Japan


Space Workforce Trends in the United States, Europe, Japan, and India, 2011-2021

Space Workforce Trends in the United States, Europe, Japan, and India, 2011-2021Space Workforce Trends in the United States, Europe, Japan, and India, 2011-2021

The U.S. space sector is composed of more than 198,500 individuals across private sector and government organizations. Private sector space employment continued a trend of growth that began in 2016, adding approximately 3,000 new workers from 2020 to 2021 to reach 151,797 individuals. Space manufacturing led this growth, offsetting a slight decrease in the size of the satellite telecommunications workforce.

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JAXA Workforce, 2012-2022

JAXA Workforce, 2012-2022JAXA Workforce, 2012-2022

The Japan Aerospace Exploration Agency (JAXA) employed 1,583 people at the end of 2021, an increase of 1.6% from 1,558 employees at the end of 2020. Approximately 70% of JAXA employees work in engineering and research, with the remainder focused on education and administration. JAXA does not face the same demographic challenges as some other space agencies: 22.0% of its workforce is under 35 years old and 17.9% is over 54.

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Japanese Space Industry Employment, 2010-2020

Japanese Space Industry Employment, 2010-2020Japanese Space Industry Employment, 2010-2020

The Society of Japanese Aerospace Companies reports that the Japanese space sector employed 8,527 individuals in 2020, the most recent year for which data is available. This is a 2.3% decrease from the 2019 total of 8,725 employees. More than 70% of these employees work in the space vehicles sector, which includes launch vehicles, satellites, and the international space station. The remaining employees work on ground facilities and software relevant to space. Slight decreases in employment occurred across all portions of the space sector.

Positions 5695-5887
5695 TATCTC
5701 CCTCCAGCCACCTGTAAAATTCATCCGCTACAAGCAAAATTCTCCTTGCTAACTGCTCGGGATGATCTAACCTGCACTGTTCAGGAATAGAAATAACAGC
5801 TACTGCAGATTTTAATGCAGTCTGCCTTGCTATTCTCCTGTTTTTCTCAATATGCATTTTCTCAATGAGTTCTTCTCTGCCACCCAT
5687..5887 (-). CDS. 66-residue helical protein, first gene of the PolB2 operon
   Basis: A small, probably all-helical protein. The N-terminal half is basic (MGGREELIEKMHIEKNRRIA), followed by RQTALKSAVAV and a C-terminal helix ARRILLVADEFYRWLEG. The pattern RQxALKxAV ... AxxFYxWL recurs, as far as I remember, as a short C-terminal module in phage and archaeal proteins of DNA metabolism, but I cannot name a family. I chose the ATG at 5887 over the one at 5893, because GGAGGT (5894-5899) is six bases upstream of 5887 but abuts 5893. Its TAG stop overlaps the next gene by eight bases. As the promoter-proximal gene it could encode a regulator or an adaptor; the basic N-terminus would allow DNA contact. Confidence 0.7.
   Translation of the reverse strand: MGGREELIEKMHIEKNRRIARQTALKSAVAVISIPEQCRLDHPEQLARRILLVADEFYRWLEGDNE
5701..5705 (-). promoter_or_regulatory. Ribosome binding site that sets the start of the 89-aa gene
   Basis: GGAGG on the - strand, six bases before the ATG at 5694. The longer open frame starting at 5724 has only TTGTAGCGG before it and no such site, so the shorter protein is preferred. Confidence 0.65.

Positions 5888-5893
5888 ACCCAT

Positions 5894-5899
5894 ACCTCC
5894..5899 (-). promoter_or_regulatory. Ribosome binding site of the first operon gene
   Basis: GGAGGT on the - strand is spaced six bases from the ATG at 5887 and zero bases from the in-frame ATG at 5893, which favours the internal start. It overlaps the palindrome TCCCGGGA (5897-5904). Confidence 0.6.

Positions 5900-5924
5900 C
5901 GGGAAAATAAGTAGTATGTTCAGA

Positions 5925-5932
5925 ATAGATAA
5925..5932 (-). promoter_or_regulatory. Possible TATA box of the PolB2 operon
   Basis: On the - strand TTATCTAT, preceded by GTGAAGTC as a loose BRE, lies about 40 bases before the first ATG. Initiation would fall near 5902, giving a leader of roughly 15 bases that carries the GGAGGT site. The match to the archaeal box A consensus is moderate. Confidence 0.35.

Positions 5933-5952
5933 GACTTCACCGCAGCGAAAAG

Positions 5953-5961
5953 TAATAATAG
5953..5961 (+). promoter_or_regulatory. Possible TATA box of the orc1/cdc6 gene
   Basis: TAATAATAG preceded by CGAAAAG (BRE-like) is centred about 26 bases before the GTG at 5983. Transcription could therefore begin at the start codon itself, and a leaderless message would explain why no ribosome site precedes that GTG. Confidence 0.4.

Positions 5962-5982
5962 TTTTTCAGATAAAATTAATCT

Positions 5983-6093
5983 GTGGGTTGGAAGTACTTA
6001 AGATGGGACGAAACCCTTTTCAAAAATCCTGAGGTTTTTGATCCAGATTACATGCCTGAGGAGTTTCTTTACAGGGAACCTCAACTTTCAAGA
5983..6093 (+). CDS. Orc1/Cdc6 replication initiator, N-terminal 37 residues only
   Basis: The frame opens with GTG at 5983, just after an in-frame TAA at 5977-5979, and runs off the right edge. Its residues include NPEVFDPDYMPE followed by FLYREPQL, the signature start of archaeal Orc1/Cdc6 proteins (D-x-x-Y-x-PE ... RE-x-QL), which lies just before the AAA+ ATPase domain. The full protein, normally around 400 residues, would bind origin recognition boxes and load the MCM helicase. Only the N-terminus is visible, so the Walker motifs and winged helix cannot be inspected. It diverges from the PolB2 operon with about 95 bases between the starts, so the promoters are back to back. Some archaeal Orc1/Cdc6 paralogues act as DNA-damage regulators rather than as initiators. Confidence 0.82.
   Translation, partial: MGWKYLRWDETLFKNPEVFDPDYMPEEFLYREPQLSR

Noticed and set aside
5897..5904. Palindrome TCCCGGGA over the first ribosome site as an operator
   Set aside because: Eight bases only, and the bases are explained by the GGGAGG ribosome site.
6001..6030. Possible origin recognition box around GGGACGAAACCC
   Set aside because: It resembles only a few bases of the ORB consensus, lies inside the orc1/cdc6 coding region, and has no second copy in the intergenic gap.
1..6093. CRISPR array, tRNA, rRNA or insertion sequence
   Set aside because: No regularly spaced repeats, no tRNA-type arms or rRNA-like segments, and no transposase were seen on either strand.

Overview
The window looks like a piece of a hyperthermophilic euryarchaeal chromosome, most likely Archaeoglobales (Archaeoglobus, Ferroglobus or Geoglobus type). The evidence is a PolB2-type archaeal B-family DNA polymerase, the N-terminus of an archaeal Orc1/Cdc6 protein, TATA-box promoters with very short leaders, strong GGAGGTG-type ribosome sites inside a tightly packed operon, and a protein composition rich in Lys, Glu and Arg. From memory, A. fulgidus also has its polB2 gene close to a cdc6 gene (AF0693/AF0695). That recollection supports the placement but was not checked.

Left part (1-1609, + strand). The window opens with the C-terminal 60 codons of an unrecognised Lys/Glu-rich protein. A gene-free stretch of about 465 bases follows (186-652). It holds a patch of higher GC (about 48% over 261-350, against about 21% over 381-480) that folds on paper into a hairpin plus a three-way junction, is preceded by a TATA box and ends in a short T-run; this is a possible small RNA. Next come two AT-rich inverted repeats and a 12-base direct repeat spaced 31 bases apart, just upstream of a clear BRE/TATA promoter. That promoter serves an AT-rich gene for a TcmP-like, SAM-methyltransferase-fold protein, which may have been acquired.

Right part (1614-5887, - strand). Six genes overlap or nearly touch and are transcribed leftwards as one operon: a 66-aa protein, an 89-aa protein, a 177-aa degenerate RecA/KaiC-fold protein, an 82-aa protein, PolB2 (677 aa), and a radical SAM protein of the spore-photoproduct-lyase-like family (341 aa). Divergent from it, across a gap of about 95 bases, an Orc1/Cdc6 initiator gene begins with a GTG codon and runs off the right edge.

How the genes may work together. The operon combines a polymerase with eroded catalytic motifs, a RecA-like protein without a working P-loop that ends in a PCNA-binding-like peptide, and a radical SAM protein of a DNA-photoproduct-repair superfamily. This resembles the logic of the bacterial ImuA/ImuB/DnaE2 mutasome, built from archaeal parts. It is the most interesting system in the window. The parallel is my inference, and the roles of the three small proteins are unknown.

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Europe Continues to Lead in Global Workforce Job Growth

Workers at Europe’s spaceport in French Guiana hoist the upper composite flight models for the Ariane 6 program. France remains the largest European space employer.Workers at Europe’s spaceport in French Guiana hoist the upper composite flight models for the Ariane 6 program. France remains the largest European space employer.

The space industry relies on skilled individuals from a wide variety of fields to enable the cutting-edge developments taking place in this sector. While many countries do not regularly produce metrics on the size of their workforce, these data are available for several major space actors, including the United States, Europe, Japan, and India.

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Rivals Launch Military Satellites Amid U.S.-led Space Defense Drills

A flurry of military and intelligence satellite launches by rival powers this month came as the United States and two dozen partner nations wrapped up the largest global space defense wargame in history.

Russia launched what some leaders have described as a spy satellite for Iran and its own on-orbit snooping satellite Cosmos-2558, which is circling Earth in an orbit conspicuously close to a recently launched U.S. National Reconnaissance Office satellite, a Netherlands researcher confirmed.

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Orbital Launch Attempts, 2021

Commercial space activity refers to efforts undertaken by private industry with little or no government investment. Commercial space revenue in 2021 totaled $362 billion.Commercial space activity refers to efforts undertaken by private industry with little or no government investment. Commercial space revenue in 2021 totaled $362 billion.

Of the 55 commercial launches attempted in 2021, 31 occurred in the United States. Of these, 23 were carried out by SpaceX, all of which were successful. China and Russia each conducted nine commercial launches in 2021. All six Russian launches were conducted on the Soyuz launch vehicle, and all were successful.

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Index Weight by Listing Country as of June 17, 2022

The S-Network Space Index℠ tracks a global portfolio of publicly traded companies that are active in space-related businesses such as . . .The S-Network Space Index℠ tracks a global portfolio of publicly traded companies that are active in space-related businesses such as . . .

As of June, U.S.-listed companies comprised 80.2% of the weight of the overall index, with France in second place at 11.4%, Japan at 3.2%, Canada at 2.3%, the Netherlands at 2.1%, and Italy at 0.7%. Germany was no longer represented due to the removal of Mynaric.

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